Notes from an author: David Haskell on the stirring sounds of Ecuador's rainforest
David George Haskell explores the sounds of the South American rainforest, a glorious tumult that reveals the hidden rhythms of life.
It’s late at night and I’m lying absolutely still. The hot air is so humid that sweat stings my eyes. All is dark. Cocooned behind insect netting in a cabin, I’m immersed in the forest’s sounds. The experience is so intense that sometimes tears of wonder fill my eyes, their salt merging with the night’s sweat.
Sixty thousand species of insect can live in 2.5 acres here in Ecuador’s eastern Amazon. Many of these species sing, creating a multi-layered chorus. In the lower registers, a katydid (bush cricket) gives fibrillating bursts. This is overlain with higher, shimmering songs, like dry rice cascading into a steel bowl. Alongside, a hacksaw-like sound delivers regular strokes, the harsh bite of teeth on metal. A sweet trill floats over. Other insects give continuous buzzes, quite close in pitch, one ringing clear and bright, another slightly fuzzy, and the third very arid, like a stick dragging through sand. Joining these creatures, a crested owl growls a sonorous oor. This is the deepest sound in the forest, delivered with the slowest tempo, a languorous bass. Tree frogs yelp from low vegetation, their call tight and nasal: yup, yup!
For these nocturnal species, sound is the primary means of social connection. Without it, mates could not find one another, flocks would become disoriented and parents would lose track of offspring. In the daytime, too, sound is the rainforest’s social glue. Foliage is so dense here; light so dim. Visual communication is hard or impossible.
Immersion in the sounds of the forest is radically unlike listening to human music. Whether in a folk song, jazz improvisation or symphony, the human mind crafts sonic layers, yet few people compose the music. Compared with the rainforest, human music emerges from a narrow generative source, the minds of composers and the proclivities of the human ear. In the rainforest, there is no single composer and no agreed-upon collection of tonal or melodic rules. Many species co-exist here, each expressing itself with a voice suited to the aesthetic of its own kind. The anarchic equality of evolution — a process with no central hierarchy — delivers sound that, to my ears, is joyful in its profusion, humbling me when I try to find its inner patterns. Listening here is a liberation from the tight control that we humans like to impose on the flow of sound.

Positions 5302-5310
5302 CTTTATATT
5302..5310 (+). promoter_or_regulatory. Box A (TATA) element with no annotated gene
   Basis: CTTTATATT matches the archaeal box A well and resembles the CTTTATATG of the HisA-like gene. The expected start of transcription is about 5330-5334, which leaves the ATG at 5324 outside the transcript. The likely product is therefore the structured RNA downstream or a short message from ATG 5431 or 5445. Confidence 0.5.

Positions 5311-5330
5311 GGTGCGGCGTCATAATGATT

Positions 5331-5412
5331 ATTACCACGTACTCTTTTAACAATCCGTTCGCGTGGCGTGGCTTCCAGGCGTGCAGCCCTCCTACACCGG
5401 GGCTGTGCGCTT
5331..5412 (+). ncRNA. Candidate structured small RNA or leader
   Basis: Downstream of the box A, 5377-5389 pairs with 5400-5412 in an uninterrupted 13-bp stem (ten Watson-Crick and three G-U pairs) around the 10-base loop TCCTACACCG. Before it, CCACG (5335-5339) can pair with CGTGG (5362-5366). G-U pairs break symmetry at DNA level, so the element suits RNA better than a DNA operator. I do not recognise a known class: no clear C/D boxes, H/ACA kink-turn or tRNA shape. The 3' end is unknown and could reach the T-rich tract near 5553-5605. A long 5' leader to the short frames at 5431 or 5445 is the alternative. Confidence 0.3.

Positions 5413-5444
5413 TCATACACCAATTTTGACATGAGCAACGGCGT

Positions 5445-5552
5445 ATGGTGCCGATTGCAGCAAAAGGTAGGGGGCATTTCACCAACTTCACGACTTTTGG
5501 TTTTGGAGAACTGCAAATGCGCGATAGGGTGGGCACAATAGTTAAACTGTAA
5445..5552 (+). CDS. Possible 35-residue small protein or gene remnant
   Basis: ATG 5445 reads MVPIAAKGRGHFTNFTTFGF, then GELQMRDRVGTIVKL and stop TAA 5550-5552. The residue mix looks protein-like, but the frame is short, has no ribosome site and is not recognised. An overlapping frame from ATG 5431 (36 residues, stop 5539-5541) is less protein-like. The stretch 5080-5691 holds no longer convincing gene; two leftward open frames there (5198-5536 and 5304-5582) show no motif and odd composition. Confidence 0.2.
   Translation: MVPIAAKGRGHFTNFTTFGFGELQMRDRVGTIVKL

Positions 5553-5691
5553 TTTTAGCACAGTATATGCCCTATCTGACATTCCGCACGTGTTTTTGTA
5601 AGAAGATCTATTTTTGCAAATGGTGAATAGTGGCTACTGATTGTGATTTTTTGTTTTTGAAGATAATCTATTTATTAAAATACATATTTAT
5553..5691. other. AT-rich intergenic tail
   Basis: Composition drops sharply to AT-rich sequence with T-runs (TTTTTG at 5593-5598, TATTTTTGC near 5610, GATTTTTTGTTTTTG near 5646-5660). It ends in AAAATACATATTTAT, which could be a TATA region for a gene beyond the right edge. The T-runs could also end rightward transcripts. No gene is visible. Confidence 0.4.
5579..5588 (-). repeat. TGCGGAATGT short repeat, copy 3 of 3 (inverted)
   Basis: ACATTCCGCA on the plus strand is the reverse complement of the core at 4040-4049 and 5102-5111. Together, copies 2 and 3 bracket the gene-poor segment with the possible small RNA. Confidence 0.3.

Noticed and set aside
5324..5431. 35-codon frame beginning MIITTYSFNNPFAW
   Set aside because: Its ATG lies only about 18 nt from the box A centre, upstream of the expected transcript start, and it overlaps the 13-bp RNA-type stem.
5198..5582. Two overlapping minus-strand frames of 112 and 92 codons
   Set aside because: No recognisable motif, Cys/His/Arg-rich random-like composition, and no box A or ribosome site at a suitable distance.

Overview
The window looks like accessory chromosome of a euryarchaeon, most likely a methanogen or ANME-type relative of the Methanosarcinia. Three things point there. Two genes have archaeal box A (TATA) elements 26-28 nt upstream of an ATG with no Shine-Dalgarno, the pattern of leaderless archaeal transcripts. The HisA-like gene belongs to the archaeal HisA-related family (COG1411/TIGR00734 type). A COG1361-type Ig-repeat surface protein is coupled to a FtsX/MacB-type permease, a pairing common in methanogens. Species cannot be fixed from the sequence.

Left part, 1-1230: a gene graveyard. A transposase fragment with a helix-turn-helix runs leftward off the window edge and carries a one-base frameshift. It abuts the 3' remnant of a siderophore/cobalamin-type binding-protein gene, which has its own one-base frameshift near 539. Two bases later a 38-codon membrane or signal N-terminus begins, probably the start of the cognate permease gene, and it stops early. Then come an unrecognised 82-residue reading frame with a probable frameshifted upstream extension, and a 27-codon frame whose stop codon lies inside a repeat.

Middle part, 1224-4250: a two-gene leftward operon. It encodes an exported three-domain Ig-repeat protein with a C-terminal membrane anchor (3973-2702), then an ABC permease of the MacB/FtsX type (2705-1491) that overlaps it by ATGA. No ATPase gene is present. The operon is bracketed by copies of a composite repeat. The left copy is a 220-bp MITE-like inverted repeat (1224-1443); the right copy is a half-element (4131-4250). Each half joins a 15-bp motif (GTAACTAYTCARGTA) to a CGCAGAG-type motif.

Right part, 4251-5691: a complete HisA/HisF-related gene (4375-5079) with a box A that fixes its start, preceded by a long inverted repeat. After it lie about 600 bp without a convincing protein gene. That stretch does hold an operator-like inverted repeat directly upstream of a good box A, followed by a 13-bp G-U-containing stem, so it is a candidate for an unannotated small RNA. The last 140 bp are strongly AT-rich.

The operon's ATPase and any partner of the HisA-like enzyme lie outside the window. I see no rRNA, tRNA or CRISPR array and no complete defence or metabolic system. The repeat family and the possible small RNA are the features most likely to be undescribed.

The marvels of rainforest sound are both highly ordered and delightfully improvisational. Singing animals divide the acoustic spectrum to share sonic space and avoid overlapping with one another. They also shape their song to the space. Howler monkeys, for example, give very low rumbles to signal their territorial boundaries. These sounds travel well over long distances. The short-range squeaks and trills of pygmy marmosets are intended for nearby companions and are quickly swallowed by the reverberance of the forest. But evolution also gives us diverse extravagance. Sexual displays, especially, have taken very different paths of sonic evolution in different species, guided primarily not by physical laws of sound transmission but the aesthetic preferences of each species. For example, every one of the dozen species of tanager (a brilliantly coloured bird) has its own version of a whistled melody, signalling the pedigree and quality of singers.
In the forest, thousands of species unite, finding their places in the sonic tumult; a glorious and free convergence. Lying sleepless amid these sounds I’m humbled by the overwhelming sensory experience and inspired by the creative powers of evolution.
Should you visit one of the eco-lodges or research stations in the Tiputini region, exploring sounds with a local guide will deepen your sensory engagement and appreciation. The depth of cultural knowledge about the rainforest and its many singing animals is one of the great treasures of the Amazon. A distant chirp reveals that woolly monkeys are on their way. Raucous cries from above the canopy tell us that macaws and toucans are gathering in a fruiting tree. The buzz of a cicada signals that the dry season is waning. There is a lesson here for us, where-ever we live: by listening to birds, insects and other animals, we can understand the many rhythms of the seasons and connect to the lives of species that may be hidden from the eye but are marvellously vocal. In doing so, our senses open directly to the living Earth, a source of sustenance and renewal.
Sounds Wild and Broken: Sonic Marvels, Evolution’s Creativity, and the Crisis of Sensory Extinction by David George Haskell, is published by Faber & Faber, £20.
Published in the October issue of National Geographic Traveller (UK)
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